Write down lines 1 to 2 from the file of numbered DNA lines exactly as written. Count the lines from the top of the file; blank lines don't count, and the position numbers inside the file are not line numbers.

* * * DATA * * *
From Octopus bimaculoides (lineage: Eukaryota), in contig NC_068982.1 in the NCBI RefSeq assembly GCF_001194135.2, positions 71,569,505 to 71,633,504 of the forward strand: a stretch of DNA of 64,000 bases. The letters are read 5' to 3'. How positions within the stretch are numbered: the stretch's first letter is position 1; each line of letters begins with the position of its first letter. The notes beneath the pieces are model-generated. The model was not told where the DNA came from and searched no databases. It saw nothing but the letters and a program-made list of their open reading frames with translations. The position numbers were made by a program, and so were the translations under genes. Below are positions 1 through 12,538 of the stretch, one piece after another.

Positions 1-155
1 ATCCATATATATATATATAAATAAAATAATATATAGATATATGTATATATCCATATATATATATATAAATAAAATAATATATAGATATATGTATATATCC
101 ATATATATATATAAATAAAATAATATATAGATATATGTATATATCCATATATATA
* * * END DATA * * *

From Octopus bimaculoides (lineage: Eukaryota), in contig NC_068982.1 in the NCBI RefSeq assembly GCF_001194135.2, positions 71,569,505 to 71,633,504 of the forward strand: a stretch of DNA of 64,000 bases. The letters are read 5' to 3'. How positions within the stretch are numbered: the stretch's first letter is position 1; each line of letters begins with the position of its first letter. The notes beneath the pieces are model-generated. The model was not told where the DNA came from and searched no databases. It saw nothing but the letters and a program-made list of their open reading frames with translations. The position numbers were made by a program, and so were the translations under genes. Below are positions 1 through 12,538 of the stretch, one piece after another.

Positions 1-155